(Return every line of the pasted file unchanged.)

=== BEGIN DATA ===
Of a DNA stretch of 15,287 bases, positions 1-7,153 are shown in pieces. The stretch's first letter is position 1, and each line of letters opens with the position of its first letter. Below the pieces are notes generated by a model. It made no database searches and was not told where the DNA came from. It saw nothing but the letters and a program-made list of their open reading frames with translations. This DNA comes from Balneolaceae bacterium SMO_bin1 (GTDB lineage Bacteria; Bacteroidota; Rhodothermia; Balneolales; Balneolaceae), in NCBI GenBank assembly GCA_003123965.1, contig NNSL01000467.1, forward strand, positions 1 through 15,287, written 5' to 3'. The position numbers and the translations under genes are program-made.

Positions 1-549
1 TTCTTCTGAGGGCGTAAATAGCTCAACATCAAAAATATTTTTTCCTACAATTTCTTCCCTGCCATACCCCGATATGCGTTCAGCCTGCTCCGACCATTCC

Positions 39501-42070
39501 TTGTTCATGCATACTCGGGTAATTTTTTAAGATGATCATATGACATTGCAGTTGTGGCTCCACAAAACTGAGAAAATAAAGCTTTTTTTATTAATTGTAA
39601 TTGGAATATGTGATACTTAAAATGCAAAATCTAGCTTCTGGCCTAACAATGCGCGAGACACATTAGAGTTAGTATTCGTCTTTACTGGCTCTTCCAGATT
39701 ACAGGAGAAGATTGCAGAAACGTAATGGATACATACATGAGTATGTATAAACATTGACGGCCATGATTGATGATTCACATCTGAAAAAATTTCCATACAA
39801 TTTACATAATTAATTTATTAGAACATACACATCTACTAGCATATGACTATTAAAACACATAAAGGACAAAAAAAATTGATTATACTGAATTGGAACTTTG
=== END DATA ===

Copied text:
Of a DNA stretch of 15,287 bases, positions 1-7,153 are shown in pieces. The stretch's first letter is position 1, and each line of letters opens with the position of its first letter. Below the pieces are notes generated by a model. It made no database searches and was not told where the DNA came from. It saw nothing but the letters and a program-made list of their open reading frames with translations. This DNA comes from Balneolaceae bacterium SMO_bin1 (GTDB lineage Bacteria; Bacteroidota; Rhodothermia; Balneolales; Balneolaceae), in NCBI GenBank assembly GCA_003123965.1, contig NNSL01000467.1, forward strand, positions 1 through 15,287, written 5' to 3'. The position numbers and the translations under genes are program-made.

Positions 1-549
1 TTCTTCTGAGGGCGTAAATAGCTCAACATCAAAAATATTTTTTCCTACAATTTCTTCCCTGCCATACCCCGATATGCGTTCAGCCTGCTCCGACCATTCC

Positions 39501-42070
39501 TTGTTCATGCATACTCGGGTAATTTTTTAAGATGATCATATGACATTGCAGTTGTGGCTCCACAAAACTGAGAAAATAAAGCTTTTTTTATTAATTGTAA
39601 TTGGAATATGTGATACTTAAAATGCAAAATCTAGCTTCTGGCCTAACAATGCGCGAGACACATTAGAGTTAGTATTCGTCTTTACTGGCTCTTCCAGATT
39701 ACAGGAGAAGATTGCAGAAACGTAATGGATACATACATGAGTATGTATAAACATTGACGGCCATGATTGATGATTCACATCTGAAAAAATTTCCATACAA
39801 TTTACATAATTAATTTATTAGAACATACACATCTACTAGCATATGACTATTAAAACACATAAAGGACAAAAAAAATTGATTATACTGAATTGGAACTTTG